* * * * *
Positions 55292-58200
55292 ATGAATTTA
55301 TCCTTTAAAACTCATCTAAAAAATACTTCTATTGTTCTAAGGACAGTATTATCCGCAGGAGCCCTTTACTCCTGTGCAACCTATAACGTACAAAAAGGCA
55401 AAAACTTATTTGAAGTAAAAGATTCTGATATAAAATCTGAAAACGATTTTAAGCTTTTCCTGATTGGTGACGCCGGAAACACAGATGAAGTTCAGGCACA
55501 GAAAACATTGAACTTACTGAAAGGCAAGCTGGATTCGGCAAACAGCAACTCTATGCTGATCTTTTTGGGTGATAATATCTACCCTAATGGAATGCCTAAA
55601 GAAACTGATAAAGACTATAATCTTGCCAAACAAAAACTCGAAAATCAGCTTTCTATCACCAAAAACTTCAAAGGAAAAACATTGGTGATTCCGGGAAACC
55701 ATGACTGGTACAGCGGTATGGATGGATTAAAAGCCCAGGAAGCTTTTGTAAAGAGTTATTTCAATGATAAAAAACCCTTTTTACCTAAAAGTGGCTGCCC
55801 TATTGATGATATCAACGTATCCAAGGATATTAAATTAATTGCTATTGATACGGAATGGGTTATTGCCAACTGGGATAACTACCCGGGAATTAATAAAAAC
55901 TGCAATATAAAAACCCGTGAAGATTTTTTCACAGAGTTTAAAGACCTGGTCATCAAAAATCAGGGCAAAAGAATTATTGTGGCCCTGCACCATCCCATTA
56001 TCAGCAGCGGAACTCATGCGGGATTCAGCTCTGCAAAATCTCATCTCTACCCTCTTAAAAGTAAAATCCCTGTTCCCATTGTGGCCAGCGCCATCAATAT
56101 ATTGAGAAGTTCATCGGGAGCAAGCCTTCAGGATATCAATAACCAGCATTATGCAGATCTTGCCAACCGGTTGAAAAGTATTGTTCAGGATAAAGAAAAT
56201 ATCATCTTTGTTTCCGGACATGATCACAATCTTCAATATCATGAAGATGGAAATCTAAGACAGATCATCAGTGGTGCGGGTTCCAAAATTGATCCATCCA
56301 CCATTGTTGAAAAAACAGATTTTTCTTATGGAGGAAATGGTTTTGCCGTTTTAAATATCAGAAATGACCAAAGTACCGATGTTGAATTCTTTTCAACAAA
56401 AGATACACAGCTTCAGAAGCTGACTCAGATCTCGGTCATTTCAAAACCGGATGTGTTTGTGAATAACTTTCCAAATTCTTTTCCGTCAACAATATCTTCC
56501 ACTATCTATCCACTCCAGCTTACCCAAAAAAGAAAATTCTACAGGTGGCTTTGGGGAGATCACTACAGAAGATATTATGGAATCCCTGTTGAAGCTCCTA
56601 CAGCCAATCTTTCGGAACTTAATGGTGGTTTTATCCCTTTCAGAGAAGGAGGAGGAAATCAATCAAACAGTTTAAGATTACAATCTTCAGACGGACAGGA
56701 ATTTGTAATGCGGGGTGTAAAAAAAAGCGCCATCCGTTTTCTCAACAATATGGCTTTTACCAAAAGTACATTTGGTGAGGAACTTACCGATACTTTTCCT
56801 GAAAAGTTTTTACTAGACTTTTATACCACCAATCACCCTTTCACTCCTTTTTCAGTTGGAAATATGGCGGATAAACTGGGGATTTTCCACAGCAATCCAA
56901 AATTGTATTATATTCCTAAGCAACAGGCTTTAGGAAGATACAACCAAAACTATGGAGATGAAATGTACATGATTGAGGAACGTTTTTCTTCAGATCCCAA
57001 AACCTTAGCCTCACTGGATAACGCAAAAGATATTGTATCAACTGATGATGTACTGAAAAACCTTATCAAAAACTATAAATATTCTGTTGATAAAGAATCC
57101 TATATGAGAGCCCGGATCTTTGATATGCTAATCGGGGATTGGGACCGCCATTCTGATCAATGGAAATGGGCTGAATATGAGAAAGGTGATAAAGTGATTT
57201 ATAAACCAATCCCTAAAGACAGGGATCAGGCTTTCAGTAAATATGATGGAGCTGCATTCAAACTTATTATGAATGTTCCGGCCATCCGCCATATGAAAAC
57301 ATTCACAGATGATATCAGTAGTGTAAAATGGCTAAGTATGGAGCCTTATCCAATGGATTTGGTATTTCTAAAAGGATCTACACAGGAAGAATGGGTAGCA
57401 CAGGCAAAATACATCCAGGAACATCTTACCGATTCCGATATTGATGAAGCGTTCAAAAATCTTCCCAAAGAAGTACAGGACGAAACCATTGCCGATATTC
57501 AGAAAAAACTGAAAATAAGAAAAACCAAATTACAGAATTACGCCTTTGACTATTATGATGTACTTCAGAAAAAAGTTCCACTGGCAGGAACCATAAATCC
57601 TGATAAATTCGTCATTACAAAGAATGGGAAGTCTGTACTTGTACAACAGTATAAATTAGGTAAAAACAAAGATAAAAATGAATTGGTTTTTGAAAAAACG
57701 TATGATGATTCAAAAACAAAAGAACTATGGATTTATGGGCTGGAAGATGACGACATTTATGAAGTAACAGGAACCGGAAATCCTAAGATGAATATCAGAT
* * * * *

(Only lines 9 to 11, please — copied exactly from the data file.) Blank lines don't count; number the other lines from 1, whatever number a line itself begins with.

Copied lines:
55901 TGCAATATAAAAACCCGTGAAGATTTTTTCACAGAGTTTAAAGACCTGGTCATCAAAAATCAGGGCAAAAGAATTATTGTGGCCCTGCACCATCCCATTA
56001 TCAGCAGCGGAACTCATGCGGGATTCAGCTCTGCAAAATCTCATCTCTACCCTCTTAAAAGTAAAATCCCTGTTCCCATTGTGGCCAGCGCCATCAATAT
56101 ATTGAGAAGTTCATCGGGAGCAAGCCTTCAGGATATCAATAACCAGCATTATGCAGATCTTGCCAACCGGTTGAAAAGTATTGTTCAGGATAAAGAAAAT